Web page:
EMFTA editor uses two major components of the Eclipse platform: the Eclipse Modeling Framework (EMF) for defining an FTA meta-model and Sirius, a framework to auto-generate graphical representation from EMF models. The EMFTA tool is currently integrated stable release of the Architecture Analysis and Design Language (AADL) tool environment, OSATE. The source code for EMFTA is released under the BSD license and is openly accessible on the SEI github repository.

Tree and Table Representations

EMFTA provides several different ways to visualize and represent a fault tree model, including a tree diagram and a table representation that is convenient for editing. Figure 2 shows the table representation of the graphic diagram of the FTA that appeared in Figure 1.

The tool automatically synchronizes the different representations of the model. A value modified in the table is automatically updated in the tree, and vice-versa.

Figure 2 - Table View of the Fault Tree

Analysis Capabilities

EMFTA provides three ways to analyze and check fault trees.

1. Probability consistency checking. EMFTA browses the tree and checks that all probabilities are consistent with the tree hierarchy. EMFTA also verifies that the probability of an error event is consistent with its leaves and their underlying conditions.
2. Automatically computing the probabilities of all error events. To enable this type of checking, engineers must specify the probabilities of all of the leaves in the fault tree. EMFTA then automatically computes the probabilities of all other error events up to the root node of the tree.
3. Automatically computing the number of events to trigger a specific error. EMFTA provides all combinations of errors that are sufficient to trigger the failure of the root node. Figure 3 shows the cut set for the FTA that was illustrated in Figure 1. Three combinations of failures are sufficient to trigger the root failure. The tool also gives the probability for each cut set.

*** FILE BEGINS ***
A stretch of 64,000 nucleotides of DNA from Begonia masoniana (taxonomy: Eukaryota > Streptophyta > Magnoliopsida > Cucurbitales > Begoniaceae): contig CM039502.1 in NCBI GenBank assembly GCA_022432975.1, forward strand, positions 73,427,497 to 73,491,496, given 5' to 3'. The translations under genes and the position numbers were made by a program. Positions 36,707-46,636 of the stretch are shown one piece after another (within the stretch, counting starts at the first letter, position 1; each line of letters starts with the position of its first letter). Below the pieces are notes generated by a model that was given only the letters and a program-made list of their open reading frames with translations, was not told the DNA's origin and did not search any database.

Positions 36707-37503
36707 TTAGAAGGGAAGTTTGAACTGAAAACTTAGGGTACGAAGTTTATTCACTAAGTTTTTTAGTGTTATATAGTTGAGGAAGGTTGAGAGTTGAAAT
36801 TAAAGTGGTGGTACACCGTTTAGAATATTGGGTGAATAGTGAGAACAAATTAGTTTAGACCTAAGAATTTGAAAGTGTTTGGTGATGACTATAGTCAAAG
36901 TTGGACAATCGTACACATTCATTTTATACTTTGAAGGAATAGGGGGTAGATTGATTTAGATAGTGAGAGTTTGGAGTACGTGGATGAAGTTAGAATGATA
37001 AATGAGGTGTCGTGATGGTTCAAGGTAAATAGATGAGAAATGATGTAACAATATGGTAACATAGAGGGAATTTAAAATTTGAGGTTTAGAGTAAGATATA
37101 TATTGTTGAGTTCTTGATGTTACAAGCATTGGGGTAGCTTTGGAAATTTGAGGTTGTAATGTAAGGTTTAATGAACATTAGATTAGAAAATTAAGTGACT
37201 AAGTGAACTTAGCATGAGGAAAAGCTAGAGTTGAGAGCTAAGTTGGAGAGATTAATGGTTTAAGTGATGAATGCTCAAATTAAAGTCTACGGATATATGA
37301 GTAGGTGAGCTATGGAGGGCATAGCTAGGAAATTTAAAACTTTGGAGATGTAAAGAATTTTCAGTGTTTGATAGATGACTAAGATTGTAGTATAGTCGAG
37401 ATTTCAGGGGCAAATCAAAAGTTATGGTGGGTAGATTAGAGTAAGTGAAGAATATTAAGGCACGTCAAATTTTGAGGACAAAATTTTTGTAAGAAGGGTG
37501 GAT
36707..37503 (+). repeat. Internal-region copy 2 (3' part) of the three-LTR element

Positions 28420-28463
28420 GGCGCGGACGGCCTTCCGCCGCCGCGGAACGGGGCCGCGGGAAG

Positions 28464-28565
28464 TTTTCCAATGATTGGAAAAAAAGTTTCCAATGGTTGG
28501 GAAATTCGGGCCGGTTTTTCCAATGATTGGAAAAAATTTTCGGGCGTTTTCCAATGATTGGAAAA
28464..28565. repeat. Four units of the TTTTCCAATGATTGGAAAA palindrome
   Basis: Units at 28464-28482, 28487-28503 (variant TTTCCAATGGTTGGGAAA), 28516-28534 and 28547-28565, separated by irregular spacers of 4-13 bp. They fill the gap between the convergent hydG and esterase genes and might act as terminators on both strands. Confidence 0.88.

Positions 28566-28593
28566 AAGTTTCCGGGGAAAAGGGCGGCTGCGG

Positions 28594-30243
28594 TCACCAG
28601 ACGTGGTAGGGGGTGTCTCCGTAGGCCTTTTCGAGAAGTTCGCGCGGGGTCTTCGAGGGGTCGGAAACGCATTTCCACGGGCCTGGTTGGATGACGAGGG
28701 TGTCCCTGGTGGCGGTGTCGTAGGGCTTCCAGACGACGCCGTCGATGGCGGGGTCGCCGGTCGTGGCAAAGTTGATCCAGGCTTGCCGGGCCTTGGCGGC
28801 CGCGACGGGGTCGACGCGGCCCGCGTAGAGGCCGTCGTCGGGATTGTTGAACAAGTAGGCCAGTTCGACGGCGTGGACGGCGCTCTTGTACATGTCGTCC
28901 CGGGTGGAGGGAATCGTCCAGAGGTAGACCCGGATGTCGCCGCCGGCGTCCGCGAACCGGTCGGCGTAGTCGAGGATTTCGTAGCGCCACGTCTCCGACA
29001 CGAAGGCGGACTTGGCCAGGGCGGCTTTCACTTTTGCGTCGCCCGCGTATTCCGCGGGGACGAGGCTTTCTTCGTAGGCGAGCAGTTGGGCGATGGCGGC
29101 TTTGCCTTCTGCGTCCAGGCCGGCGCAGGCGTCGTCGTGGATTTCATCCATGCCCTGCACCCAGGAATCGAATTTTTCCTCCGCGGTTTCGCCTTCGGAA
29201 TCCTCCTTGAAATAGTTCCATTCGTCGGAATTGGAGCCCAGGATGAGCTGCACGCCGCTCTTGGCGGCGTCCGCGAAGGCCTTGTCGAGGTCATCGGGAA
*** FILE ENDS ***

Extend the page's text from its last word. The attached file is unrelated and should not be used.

Figure 3 - Cut set of the computer system

EMFTA includes optimization features that automatically remove useless error events--for example, if they are referenced in several parts of the tree hierarchy. It can even refactor the tree by re-organizing shared events with respect to their fault logic.

Such capabilities are especially useful when working on important fault trees because manual analysis is prone to error and very time consuming. By automating these capabilities, we increase confidence in the probabilities produced and reduce analysis time.

Wrapping Up

FTA is a major component of system analysis and is prescribed by safety standards, such as ARP4761. Previous tool support was mostly commercial and therefore less accessible, which reduced opportunities to use such analysis for research and educational projects. By creating EMFTA and making it available it to the public via the open source software community, we hope to bridge this gap and provide opportunities for members of the research and academic communities to learn and use FTA.

Beyond the EMFTA editor, we also hope to automatically generate fault trees from architecture models designed with AADL. We did this during our previous work on the AADL Error-Model annex. Since EMFTA was not available at that time, we had to rely on older, unsupported tools. We updated our FTA generator and are now generating fault trees that can be visualized and edited with EMFTA. We plan to present all of these new features in an upcoming tutorial at the ESweek conference on October 2, 2016.